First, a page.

The architecture of Mule is driven by the principles of Industrial Best Practice as outlined in the well-known Enterprise Integration Patterns which have identified the most common building blocks for every integration problem. These building blocks are what make up Mule Flows, the executable units inside Mule Applications. No matter what the problem, wiring them together into an integration solution is extremely easy and by exploiting the power of Mule’s native support for the Drools Rules Engine, the Integration Developer has a very powerful set of tools to tackle even the most complex of integration problems with the greatest of ease. With this post I hope to be able to demonstrate this to you!
Complex event processing engines are a natural fit for event driven platforms like Mule. Native CEP support has been available in Mule since version 3.2 by way of the Drools Module. The Esper Module now offers an alternate way to leverage CEP in your integration applications. Esper is a robust, performant, open source, complex event processing engine. Let’s take a look at how to use Esper with Mule and then see how it compares to Drools’ CEP support.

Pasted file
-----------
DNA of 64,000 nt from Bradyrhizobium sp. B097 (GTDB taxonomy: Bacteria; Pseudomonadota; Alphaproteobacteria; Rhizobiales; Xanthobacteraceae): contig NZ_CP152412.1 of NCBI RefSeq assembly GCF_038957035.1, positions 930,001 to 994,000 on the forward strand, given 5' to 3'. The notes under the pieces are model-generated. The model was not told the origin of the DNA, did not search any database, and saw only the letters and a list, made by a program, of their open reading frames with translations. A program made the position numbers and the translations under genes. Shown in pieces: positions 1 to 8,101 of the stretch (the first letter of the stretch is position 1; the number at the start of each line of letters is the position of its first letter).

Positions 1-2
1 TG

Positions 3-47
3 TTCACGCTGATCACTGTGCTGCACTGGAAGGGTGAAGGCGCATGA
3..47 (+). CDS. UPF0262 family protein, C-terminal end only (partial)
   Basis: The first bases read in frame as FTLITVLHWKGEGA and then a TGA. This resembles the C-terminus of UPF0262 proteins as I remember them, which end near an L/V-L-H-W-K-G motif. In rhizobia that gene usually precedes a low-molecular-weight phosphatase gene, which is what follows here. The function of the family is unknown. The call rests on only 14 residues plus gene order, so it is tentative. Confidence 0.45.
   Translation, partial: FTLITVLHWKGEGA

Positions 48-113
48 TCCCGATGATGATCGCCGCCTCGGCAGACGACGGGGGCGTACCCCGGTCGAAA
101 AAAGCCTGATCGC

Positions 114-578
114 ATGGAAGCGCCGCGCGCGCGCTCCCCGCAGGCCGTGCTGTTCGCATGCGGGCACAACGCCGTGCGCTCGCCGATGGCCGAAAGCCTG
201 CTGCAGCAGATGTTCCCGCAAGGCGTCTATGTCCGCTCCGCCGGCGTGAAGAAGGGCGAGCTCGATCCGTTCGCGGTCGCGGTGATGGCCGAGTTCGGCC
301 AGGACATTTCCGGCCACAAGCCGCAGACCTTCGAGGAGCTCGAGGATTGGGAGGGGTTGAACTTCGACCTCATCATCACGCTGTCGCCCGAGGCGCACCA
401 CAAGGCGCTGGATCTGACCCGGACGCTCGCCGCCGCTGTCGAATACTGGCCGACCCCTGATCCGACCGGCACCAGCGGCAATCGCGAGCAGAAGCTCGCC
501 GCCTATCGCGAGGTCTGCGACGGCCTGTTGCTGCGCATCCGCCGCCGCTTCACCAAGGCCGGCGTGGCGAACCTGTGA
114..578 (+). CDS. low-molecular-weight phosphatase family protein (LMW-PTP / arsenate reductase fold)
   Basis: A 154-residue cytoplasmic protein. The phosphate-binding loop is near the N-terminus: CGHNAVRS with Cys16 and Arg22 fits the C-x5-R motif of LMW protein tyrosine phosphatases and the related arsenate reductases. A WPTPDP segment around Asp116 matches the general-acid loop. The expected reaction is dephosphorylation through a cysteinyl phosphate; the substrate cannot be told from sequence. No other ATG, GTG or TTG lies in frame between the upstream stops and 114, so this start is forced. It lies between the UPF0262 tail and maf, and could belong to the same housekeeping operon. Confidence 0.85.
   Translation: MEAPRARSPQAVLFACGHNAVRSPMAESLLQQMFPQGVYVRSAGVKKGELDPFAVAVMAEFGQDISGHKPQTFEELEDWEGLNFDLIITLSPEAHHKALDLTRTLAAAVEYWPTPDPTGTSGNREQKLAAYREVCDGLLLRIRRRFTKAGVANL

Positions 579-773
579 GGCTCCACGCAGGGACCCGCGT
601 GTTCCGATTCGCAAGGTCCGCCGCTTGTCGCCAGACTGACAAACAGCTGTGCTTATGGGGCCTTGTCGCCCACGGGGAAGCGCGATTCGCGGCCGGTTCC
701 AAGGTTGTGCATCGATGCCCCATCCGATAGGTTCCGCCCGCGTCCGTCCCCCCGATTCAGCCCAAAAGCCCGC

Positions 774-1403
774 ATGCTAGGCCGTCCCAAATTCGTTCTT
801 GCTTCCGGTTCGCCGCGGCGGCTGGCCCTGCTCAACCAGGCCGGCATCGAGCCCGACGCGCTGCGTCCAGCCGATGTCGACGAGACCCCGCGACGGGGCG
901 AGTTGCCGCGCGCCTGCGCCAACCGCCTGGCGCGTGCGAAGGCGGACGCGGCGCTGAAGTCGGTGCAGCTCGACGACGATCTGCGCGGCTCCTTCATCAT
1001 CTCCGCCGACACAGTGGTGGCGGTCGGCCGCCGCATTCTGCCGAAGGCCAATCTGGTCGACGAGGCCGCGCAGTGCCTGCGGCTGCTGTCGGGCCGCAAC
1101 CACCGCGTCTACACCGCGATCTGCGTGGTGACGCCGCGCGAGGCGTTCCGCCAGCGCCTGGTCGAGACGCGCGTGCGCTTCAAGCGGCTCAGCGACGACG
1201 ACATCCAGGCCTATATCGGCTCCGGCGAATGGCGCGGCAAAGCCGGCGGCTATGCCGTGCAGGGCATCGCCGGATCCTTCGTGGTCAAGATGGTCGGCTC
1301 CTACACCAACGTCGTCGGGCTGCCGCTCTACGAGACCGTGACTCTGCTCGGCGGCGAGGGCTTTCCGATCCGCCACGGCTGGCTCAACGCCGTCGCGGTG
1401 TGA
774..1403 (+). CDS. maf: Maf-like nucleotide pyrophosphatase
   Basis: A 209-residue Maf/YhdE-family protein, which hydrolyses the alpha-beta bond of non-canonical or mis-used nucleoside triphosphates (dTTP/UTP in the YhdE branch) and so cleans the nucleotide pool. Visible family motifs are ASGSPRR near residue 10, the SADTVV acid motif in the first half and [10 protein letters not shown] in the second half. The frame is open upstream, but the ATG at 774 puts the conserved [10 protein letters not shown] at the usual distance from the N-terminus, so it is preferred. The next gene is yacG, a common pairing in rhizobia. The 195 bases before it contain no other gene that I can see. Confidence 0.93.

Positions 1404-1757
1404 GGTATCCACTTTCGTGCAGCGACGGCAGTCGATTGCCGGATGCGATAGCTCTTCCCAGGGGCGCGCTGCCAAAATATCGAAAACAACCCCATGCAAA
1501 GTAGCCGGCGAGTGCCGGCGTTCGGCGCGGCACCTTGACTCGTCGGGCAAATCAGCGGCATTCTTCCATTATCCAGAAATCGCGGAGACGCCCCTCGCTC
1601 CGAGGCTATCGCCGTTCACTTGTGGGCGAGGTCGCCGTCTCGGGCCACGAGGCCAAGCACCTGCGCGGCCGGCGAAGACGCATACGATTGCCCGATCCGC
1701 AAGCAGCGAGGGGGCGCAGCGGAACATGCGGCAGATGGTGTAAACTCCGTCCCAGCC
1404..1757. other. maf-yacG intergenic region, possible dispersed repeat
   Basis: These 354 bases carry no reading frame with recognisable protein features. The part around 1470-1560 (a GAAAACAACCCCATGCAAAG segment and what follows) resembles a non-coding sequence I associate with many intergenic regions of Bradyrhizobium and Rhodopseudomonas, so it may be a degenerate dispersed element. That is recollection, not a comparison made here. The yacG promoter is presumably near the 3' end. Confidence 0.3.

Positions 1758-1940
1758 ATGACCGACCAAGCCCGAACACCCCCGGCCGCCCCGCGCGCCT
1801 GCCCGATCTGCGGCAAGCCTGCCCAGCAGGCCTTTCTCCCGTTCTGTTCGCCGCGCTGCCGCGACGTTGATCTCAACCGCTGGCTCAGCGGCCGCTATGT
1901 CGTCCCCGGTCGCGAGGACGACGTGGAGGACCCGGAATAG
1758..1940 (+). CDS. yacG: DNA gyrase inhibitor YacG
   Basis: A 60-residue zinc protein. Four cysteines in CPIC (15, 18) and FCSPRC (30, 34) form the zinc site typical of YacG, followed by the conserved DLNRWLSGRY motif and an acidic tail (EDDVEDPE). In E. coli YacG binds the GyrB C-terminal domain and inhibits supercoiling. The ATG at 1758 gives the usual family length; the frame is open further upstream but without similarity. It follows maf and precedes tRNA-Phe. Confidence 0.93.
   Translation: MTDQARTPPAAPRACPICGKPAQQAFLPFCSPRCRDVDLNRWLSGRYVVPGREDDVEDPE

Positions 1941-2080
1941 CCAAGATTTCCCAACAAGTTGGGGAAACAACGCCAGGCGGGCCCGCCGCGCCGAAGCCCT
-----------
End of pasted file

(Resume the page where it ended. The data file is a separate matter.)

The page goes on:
Mule 3.2 is right around the corner and it is shaping up as the best Mule release ever.
Some highlights include:
One of the more common usages of Mule is as the integration piece of a larger SOA architecture. Mule has traditionally never attempted to offer a complete SOA suite/stack of products as some of its larger competitors do, but has rather focused on the thing it does best, which is integration. Other aspects of an SOA architecture (messaging backbone, data storage, governance, etc.) are generally provided by other best-of-breed solutions for those areas, and Mule allows you to integrate with as many different options as possible.